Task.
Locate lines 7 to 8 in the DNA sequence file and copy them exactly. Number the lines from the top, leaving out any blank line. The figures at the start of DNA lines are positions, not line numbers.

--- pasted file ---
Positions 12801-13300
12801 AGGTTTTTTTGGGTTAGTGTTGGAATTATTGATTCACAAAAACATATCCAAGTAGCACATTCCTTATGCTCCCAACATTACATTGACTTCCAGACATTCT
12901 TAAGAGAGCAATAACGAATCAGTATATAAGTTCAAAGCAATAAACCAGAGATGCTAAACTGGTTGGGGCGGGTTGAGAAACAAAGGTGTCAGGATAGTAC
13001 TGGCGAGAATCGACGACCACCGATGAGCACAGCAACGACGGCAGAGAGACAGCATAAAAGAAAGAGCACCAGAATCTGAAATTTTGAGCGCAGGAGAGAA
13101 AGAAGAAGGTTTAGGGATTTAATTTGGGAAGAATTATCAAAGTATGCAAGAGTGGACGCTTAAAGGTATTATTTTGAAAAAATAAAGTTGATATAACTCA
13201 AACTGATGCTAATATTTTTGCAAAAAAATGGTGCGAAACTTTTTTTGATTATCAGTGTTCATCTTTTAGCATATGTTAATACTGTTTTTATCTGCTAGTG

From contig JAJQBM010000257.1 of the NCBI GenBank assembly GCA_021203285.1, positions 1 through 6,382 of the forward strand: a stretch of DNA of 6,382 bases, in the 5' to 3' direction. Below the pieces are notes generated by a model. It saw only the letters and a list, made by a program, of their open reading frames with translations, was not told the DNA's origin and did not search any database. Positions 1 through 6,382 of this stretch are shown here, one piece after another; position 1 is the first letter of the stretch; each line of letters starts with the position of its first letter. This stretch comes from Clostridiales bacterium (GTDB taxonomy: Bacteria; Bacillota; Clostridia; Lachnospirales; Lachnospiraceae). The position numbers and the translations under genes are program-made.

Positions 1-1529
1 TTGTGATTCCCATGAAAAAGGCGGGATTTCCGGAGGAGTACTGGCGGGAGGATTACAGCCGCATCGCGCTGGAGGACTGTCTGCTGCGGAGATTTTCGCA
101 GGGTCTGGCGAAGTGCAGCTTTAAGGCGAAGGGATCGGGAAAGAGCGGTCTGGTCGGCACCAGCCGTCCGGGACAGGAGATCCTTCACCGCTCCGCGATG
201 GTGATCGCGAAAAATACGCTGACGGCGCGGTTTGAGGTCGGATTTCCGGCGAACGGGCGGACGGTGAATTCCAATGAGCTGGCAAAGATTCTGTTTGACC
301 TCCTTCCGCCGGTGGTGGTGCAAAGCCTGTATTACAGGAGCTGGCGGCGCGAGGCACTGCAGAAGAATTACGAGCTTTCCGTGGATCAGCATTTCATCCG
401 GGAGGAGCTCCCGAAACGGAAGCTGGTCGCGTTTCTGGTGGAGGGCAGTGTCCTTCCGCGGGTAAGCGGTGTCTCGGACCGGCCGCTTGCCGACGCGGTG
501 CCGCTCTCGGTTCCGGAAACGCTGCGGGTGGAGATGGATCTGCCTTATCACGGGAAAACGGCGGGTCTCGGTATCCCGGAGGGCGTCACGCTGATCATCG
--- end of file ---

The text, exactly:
From contig JAJQBM010000257.1 of the NCBI GenBank assembly GCA_021203285.1, positions 1 through 6,382 of the forward strand: a stretch of DNA of 6,382 bases, in the 5' to 3' direction. Below the pieces are notes generated by a model. It saw only the letters and a list, made by a program, of their open reading frames with translations, was not told the DNA's origin and did not search any database. Positions 1 through 6,382 of this stretch are shown here, one piece after another; position 1 is the first letter of the stretch; each line of letters starts with the position of its first letter. This stretch comes from Clostridiales bacterium (GTDB taxonomy: Bacteria; Bacillota; Clostridia; Lachnospirales; Lachnospiraceae). The position numbers and the translations under genes are program-made.

Positions 1-1529